Courts-martial to begin this week in USS Wyoming shower case
Three sailors are scheduled for court-martial in Florida this week on charges related to making and sharing videos of female officers and midshipmen showering aboard the ballistic missile submarine USS Wyoming.
The group is among seven sailors referred so far for court-martial in the case. All are second- or third-class petty officers accused of making the videos, trading them among each other and then lying about their existence when questioned. The disciplinary proceedings will be held Tuesday and Wednesday at Naval Station Mayport near Jacksonville, Fla.
The episode has been an embarrassment for the Navy as it integrates women into its submarine branch, one of the last communities in the service still largely restricted to men. The Wyoming, based at Naval Submarine Base Kings Bay, Ga., was one of the first ballistic submarines integrated with female officers when the process began in 2011.
The Navy originally investigated 12 sailors it believed either recorded the women or shared the videos. Seven of those were eventually referred for court-martial, while four others continue to await a decision on their case. One sailor was not charged.
Those accused face charges ranging from sexual misconduct to conspiracy and making false statements.
Petty Officer 2nd Class Charles Greaves will go to a general court-martial on Tuesday. The former missile technician is accused of making several of the videos and trading them for energy drinks to another of the accused, according to his charge sheet.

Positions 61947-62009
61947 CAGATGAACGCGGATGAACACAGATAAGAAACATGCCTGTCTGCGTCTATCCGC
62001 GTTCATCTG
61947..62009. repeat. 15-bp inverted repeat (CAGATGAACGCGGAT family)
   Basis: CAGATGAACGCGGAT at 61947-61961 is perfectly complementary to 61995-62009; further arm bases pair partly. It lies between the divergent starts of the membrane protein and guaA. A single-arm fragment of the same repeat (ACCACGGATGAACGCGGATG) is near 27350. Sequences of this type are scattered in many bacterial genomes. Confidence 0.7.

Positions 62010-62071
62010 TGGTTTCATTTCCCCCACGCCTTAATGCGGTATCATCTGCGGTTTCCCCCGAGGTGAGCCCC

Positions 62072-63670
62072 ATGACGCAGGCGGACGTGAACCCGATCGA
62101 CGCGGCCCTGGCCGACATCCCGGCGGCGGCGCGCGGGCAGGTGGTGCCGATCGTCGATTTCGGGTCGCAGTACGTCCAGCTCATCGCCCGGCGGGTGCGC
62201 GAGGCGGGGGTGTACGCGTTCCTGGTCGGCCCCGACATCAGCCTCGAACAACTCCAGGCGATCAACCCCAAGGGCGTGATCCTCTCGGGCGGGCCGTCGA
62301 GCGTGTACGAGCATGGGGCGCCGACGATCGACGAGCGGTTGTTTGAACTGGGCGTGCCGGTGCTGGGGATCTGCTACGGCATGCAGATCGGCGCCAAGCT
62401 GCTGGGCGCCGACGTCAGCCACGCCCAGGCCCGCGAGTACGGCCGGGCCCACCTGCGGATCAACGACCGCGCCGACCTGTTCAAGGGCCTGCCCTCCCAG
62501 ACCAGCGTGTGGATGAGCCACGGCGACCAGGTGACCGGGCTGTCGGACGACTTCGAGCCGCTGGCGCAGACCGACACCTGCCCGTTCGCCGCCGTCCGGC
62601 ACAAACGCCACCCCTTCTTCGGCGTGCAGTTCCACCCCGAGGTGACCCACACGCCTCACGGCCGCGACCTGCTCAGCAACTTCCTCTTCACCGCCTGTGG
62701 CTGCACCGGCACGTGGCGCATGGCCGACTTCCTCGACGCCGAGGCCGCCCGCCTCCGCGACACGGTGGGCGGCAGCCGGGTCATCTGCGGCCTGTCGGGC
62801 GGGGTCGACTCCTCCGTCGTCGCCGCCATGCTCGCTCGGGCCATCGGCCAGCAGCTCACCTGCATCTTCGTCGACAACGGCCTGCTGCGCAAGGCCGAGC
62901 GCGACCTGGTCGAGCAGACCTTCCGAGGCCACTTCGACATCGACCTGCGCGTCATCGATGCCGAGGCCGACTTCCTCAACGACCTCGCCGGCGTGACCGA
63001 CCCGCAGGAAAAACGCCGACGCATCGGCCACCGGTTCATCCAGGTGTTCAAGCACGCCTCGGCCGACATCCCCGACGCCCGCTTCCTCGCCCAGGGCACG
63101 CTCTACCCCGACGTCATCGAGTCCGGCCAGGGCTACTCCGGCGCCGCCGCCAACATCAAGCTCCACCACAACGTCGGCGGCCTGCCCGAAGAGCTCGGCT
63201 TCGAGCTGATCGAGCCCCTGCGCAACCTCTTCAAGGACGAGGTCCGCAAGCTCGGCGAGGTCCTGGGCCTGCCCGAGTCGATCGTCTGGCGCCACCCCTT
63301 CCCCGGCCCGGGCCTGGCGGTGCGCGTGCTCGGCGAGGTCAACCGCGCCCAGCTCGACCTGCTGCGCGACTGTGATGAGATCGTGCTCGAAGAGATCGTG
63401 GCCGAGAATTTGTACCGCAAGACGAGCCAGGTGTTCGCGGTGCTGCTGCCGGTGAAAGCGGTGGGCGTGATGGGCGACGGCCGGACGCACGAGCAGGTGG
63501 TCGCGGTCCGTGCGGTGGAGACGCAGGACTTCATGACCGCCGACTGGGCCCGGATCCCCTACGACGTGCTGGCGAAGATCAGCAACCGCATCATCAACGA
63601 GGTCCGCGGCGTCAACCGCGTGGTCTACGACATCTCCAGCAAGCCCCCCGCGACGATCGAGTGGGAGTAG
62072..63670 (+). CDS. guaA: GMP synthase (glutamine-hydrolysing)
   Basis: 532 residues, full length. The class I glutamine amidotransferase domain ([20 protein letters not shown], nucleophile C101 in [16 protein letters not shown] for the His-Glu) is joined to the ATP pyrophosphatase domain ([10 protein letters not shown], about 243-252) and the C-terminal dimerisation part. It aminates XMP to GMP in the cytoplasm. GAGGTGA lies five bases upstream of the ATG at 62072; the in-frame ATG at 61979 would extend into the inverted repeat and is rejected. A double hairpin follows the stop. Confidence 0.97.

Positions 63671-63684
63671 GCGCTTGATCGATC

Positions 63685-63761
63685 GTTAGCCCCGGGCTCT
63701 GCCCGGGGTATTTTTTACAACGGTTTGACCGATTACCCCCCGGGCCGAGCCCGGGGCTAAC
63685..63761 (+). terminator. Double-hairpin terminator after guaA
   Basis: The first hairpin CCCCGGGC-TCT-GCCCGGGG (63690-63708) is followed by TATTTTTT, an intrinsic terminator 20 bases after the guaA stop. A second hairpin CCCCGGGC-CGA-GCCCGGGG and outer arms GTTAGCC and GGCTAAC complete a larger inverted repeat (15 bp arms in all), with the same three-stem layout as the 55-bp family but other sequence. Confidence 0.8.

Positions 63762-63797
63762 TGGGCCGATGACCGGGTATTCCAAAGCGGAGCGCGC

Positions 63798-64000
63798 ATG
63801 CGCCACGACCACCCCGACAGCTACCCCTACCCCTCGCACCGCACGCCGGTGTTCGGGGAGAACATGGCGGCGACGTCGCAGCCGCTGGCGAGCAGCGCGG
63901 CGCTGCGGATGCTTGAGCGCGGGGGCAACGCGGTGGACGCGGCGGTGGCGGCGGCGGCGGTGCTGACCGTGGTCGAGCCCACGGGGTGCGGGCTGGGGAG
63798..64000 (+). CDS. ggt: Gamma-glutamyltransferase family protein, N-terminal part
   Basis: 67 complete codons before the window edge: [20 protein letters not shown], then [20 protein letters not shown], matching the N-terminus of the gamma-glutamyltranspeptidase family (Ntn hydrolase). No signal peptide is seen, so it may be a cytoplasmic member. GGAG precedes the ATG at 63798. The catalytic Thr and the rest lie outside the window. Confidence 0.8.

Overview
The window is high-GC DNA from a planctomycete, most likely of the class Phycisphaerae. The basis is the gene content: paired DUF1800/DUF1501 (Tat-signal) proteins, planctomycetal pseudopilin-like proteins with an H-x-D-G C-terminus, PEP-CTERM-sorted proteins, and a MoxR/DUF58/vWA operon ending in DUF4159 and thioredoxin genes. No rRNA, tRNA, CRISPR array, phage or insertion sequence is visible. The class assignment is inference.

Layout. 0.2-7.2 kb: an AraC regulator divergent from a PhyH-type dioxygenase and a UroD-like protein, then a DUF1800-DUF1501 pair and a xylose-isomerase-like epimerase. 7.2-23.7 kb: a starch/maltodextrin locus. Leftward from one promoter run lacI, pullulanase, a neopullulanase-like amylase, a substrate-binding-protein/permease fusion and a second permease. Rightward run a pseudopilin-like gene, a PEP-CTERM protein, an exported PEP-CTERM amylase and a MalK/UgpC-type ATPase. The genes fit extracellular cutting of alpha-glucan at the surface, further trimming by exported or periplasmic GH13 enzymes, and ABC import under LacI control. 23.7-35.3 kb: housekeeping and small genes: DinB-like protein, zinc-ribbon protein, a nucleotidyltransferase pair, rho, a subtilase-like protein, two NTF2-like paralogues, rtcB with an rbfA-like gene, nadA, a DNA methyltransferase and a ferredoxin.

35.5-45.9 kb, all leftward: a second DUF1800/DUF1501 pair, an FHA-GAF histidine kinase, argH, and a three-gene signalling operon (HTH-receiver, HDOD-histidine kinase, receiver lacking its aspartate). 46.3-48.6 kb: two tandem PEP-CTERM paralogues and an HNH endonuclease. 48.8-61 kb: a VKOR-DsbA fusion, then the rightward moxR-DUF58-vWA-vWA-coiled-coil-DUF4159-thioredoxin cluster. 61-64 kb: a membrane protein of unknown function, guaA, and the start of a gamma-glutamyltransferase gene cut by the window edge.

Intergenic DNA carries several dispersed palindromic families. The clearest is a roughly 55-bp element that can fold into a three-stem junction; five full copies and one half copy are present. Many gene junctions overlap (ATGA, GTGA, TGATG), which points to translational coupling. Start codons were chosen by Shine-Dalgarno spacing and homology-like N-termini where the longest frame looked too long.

Petty Officers 2nd Class Joseph A. Bradley, an electronics technician, and 3rd Class Brandon S. McGarity, a missile technician, face special and summary courts-martial, respectively, on Wednesday.
The Wyoming is part of Submarine Group 10 out of Mayport. According to the redacted charge sheets, the sub was often underway when the videos were taken, between Aug. 2013 and June 2014.
Several female midshipmen — students at the U.S. Naval Academy in Annapolis — were aboard during that time for their summer cruises and were possibly filmed, according to Navy officials, although none of the videos were found.
Exactly how the videos were taken remains unclear. Berthing for female officers is segregated, but women use common shower facilities at designated times.
At the end of last year, 57 female officers were serving on 15 Ohio-class ballistic missile submarine crews, two of which rotate for every sub. Smaller, Virginia-class fast-attack submarines began receiving female officers in January.
The Navy is planning for the first integration of enlisted women in a submarine crew next year, when it opens positions on the Ohio-class USS Michigan. Plans call for enlisted women to come aboard Virginia-class submarines beginning in 2020.
The service’s long-term goal is to have females represent 20 percent of enlisted aboard all submarines.